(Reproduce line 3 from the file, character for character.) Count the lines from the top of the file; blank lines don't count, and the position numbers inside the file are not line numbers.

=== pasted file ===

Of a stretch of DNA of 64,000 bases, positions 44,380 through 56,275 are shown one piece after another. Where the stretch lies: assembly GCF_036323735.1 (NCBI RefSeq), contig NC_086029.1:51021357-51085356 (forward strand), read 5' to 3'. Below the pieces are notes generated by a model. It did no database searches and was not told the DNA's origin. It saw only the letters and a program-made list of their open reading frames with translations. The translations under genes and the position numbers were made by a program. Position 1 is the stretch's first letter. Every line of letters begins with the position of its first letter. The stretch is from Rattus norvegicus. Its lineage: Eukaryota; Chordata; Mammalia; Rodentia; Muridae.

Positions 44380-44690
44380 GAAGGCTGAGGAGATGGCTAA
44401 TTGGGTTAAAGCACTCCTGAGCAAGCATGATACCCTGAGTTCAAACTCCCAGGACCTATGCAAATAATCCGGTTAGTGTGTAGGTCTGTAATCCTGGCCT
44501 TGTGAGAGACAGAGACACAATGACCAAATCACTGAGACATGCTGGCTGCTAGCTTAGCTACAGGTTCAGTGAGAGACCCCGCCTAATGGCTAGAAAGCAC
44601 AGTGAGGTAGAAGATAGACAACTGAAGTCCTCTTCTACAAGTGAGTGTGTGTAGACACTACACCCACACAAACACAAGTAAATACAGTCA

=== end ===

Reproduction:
44380 GAAGGCTGAGGAGATGGCTAA